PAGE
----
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Examiner
  • Jared Olar: Yet another judicial smackdown for Obama

  • So you know those four “recess appointments” that President Barack Obama made a little more than a year ago when the U.S. Senate was not in recess?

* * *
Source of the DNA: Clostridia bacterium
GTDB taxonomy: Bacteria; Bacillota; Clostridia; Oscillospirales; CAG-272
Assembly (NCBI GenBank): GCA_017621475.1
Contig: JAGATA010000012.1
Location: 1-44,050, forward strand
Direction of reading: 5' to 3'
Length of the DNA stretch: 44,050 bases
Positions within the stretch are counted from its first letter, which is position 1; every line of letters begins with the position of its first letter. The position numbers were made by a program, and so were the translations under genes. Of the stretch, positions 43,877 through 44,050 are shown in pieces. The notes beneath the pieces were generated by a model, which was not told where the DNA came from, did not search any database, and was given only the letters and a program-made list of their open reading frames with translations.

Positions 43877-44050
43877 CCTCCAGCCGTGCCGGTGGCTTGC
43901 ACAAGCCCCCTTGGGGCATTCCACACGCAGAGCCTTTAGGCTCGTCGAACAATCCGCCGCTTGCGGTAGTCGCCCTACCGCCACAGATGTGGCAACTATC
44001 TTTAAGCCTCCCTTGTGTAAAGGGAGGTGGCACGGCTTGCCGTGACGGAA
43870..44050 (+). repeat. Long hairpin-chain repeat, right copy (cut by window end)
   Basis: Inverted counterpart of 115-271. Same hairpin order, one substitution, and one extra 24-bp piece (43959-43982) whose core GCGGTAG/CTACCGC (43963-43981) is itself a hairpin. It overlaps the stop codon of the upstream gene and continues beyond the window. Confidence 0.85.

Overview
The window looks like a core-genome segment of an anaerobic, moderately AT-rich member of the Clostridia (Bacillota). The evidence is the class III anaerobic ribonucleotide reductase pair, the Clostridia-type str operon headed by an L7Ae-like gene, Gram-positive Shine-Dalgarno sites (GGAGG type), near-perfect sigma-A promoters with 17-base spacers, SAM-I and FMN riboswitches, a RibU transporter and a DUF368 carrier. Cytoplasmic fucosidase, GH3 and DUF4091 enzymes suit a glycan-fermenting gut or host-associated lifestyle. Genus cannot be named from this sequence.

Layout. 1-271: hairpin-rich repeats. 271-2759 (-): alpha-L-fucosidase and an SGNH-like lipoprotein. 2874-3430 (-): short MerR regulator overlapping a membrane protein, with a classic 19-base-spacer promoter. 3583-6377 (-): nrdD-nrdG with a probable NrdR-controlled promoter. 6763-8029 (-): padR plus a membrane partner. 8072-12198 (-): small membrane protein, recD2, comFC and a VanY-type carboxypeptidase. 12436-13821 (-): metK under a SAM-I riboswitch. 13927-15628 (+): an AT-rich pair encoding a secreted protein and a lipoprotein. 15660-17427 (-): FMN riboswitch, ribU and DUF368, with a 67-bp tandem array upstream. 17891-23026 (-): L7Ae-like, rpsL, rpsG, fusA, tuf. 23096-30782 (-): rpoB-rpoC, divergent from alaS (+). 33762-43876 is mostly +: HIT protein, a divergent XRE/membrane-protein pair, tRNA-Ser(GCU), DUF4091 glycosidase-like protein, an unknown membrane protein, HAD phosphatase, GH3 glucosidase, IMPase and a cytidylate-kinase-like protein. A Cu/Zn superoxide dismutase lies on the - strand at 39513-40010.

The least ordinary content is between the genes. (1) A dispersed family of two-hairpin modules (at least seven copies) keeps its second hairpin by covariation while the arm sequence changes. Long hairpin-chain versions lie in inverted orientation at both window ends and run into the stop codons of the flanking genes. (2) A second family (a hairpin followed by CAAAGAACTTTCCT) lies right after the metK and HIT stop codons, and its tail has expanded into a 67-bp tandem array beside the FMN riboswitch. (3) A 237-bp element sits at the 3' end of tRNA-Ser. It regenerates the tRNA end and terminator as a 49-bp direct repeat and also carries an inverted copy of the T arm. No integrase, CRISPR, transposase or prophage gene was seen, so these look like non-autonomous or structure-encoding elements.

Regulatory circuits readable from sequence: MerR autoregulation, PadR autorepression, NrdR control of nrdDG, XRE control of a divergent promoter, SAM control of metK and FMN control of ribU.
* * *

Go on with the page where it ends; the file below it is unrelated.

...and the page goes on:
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  • So you know those four “recess appointments” that President Barack Obama made a little more than a year ago when the U.S. Senate was not in recess? Well guess what? It turns out that, according to a unanimous 46-page ruling by a three-judge panel of the Washington, D.C., Circuit Court of Appeals, it’s unconstitutional for a U.S. president to make recess appointments when the Senate is not in recess.   No, really. I’m not joking: Presidents in fact must wait until the Senate is in recess before they can make recess appointments.   They aren’t allowed to proclaim, as Obama essentially did, “The Senate says it is in session, but I want to appoint these guys who I know don’t stand of chance of Senate approval, so I hereby declare the Senate to be in recess, and will now appoint them without the advice and consent of the Senate.”   I know, it’s absolutely amazing, isn’t it? Could anyone have possibly seen that coming? A U.S. president being required to abide by the U.S. Constitution? What a curious, archaic notion!   As you might expect, Obama doesn’t like this judicial ruling very much. His press secretary Jay Carney said it was “novel and unprecedented,” which is kind of funny, because it just so happens that “novel and unprecedented” are precisely the words that one should use when describing the act of making recess appointments when the Senate is in session.   In the written opinion of the three-judge panel, Chief Justice David Sentelle said Obama’s usurpation of Congressional power was contrary to “not only logic and language, but also constitutional history.”   “An interpretation of ‘the Recess’ that permits the President to decide when the Senate is in recess,” Sentelle explained, “would demolish the checks and balances inherent in the advise-and-consent requirement, giving the President free rein to appoint his desired nominees at any time he pleases, whether that time be a weekend, lunch or even when the Senate is in session, and he is merely displeased with its inaction. This cannot be the law.”   According to this ruling, Obama’s four non-recess recess appointments are null and void, which means none of the decisions and regulations made by them have any legal force.   The prudent, lawful and, above all, moral thing for Obama to do would be to dismiss these four men and submit them or four others for Senate approval. But experience shows that Obama has something of a penchant for imprudent, unlawful and immoral acts — and so, uncontrite, Obama is keeping his four non-recess appointees in office, and they are continuing to write federal rulings and regulations as if the judges of the D.C. Circuit Court of Appeals aren’t standing right behind them erasing each of their sentences as soon as they write them.   The White House will probably appeal this ruling to the Supreme Court — but until they do, the D.C. Circuit Court of Appeals is bound by this decision. That means any time someone within the jurisdiction of the D.C. court disagrees with a decision or regulation that originates from the offices of Obama’s non-recess appointees, all he has to do is file an appeal on the grounds that the non-recess appointees have no legal authority to act, and the judge will be bound to rule in favor of the plaintiff. When (not if) the Supreme Court hears this case, what will the court decide? My guess is the Supreme Court will agree that the four non-recess appointees were illegally appointed, but they probably won’t uphold the D.C. court’s ruling in its totality.   That’s because Carney does have a point — in part, this ruling is novel and unprecedented, in that it pronounces a new definition of “recess” that would mean not only Obama but every president for the past century or so has acted improperly. The D.C. court’s definition of “recess” is much stricter than the previous accepted definition, and for that reason it’s unlikely to be upheld by the Supreme Court.   But the three-judge panel acted perfectly in accordance with the previous accepted definition when it gave Obama’s illegal appointees the old heave-ho.   Unfortunately, correctly interpreting and applying the Constitution is a comparatively simple and easy task. The really hard part is getting Obama not to commit high crimes and misdemeanors.   Jared Olar may be reached at jolar@pekintimes.com. The views expressed in this column are not necessarily those of the newspaper.
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